"Flooding like that was unprecedented," says Brian Costello, who coordinates the bike ferry across the 200-foot gap that severed the causeway when the railroad swing bridge was removed in the 1960s. "We had the third snowiest winter on record, followed by the rainiest spring on record. The rainfall in April and May was 100 percent above the average--it was just 'biblical.'"

For Local Motion, the damage to the trail was a bitter pill to swallow. For the past three years, the nonprofit had been raising money for a bigger boat and floating wave attenuators to allow trail users to cross the cut daily throughout the season. Costello says that with their old six-seat passenger pontoon boat, and no protection from the frequent high wind and waves, Local Motion had limited their service to just eight weekends a year. A more regular ferry crossing service would allow up to 25,000 riders and hikers to complete the full 12-mile Island Line each year, up from about 7,000 currently, a massive boost to the local tourism and service industries.

But with all resources focused on rebuilding the trail, the group's plans have been swept aside for now.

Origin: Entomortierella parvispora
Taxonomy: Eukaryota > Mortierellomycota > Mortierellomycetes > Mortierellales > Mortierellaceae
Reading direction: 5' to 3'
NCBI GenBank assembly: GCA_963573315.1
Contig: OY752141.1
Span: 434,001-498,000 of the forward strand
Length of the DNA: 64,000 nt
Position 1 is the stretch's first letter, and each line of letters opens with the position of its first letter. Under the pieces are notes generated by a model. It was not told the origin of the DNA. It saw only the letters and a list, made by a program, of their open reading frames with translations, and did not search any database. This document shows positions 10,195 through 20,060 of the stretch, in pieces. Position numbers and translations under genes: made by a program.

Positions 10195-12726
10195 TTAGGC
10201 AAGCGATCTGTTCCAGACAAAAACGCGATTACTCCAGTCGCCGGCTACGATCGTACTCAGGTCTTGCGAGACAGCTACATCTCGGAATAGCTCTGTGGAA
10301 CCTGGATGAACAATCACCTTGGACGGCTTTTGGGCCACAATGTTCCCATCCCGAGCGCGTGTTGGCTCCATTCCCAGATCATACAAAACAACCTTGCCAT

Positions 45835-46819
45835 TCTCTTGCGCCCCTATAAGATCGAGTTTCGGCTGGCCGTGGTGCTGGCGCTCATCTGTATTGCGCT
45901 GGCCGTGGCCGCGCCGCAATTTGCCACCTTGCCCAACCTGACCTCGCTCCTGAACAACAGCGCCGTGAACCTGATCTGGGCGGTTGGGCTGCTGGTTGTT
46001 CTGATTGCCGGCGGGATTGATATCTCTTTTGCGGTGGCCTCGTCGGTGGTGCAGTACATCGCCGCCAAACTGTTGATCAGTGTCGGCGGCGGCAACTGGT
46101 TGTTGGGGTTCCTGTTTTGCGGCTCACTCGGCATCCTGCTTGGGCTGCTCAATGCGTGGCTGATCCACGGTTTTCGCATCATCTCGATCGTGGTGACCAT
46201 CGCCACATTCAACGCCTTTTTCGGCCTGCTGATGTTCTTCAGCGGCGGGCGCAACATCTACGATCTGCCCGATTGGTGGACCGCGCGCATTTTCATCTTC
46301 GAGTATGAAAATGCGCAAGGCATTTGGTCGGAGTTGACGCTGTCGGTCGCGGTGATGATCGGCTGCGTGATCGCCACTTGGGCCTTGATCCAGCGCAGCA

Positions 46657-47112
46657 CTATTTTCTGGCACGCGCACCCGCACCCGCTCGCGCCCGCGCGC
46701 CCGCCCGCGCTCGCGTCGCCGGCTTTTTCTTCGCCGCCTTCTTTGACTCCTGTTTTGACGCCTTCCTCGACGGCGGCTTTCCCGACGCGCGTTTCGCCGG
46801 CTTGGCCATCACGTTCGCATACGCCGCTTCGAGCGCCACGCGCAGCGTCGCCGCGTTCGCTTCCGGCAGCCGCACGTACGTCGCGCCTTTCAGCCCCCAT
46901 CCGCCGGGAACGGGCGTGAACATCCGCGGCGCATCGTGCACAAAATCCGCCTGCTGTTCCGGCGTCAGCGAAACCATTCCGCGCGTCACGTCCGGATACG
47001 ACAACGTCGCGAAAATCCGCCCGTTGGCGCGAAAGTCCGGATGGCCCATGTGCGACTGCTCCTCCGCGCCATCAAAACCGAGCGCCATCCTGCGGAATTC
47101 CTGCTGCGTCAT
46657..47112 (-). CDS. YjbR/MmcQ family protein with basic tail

There are two options in rebuilding the trail. One is to replace the fill between the marble boulders and reform the trail surface. The other option, both more expensive and more time-consuming, is to rebuild the surface and reposition the enormous marble foundation slabs so as to protect the causeway and the trail against future flood damage. This effort would require money from the Federal Emergency Management Agency's (FEMA) pre-disaster mitigation fund--a proactive measure to mitigate flood damage in this time of changing rainfall patterns.

"We just don't know if this just a one-time event, or whether we are looking at the new normal," Costello says.

The call on how the trail will be repaired now rests with FEMA, which has not yet determined a timetable or final cost estimate. And it's a pretty big ballpark--Costello estimates anywhere between $1 million and $6 million. If FEMA opts to fund the quicker fix, the trail should be re-opened by next spring. If FEMA supports a plan for more substantial repairs, the Island Line may not fully re-open for all of 2012.